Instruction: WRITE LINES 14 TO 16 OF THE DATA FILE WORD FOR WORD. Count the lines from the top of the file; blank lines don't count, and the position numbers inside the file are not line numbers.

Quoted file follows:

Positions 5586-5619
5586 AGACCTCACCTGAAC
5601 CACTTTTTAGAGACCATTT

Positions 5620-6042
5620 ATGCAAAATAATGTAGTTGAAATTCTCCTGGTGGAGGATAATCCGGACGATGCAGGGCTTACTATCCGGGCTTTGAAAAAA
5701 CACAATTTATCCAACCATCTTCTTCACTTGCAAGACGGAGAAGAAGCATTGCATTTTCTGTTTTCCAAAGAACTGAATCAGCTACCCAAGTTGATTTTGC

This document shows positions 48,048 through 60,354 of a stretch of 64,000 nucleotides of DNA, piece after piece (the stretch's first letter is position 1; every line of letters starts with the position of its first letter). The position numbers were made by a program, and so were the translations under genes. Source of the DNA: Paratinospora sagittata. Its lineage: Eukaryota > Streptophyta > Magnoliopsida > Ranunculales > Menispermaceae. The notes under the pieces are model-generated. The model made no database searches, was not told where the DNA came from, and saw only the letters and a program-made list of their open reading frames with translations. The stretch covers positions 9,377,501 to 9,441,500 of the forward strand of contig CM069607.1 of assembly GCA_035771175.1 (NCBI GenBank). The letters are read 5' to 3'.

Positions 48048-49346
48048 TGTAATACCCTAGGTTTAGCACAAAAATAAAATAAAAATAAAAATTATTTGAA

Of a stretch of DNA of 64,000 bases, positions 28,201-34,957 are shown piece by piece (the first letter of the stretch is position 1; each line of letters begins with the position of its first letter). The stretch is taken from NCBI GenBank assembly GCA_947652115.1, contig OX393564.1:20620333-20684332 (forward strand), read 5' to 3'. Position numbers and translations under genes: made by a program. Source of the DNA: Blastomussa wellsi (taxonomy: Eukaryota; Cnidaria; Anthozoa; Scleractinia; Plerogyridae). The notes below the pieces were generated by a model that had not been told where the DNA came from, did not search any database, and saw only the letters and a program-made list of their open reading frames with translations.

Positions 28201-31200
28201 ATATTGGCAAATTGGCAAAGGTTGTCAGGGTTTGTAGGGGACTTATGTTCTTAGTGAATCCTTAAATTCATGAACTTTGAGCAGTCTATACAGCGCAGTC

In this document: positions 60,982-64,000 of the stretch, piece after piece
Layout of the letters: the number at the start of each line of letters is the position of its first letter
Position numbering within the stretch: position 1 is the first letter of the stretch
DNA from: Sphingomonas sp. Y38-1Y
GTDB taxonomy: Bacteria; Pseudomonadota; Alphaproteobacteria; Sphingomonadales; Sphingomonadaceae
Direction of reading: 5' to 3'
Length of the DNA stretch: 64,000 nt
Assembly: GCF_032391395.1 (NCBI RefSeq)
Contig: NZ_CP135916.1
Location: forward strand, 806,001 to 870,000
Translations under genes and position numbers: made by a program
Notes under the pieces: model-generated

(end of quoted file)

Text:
Layout of the letters: the number at the start of each line of letters is the position of its first letter
Position numbering within the stretch: position 1 is the first letter of the stretch
DNA from: Sphingomonas sp. Y38-1Y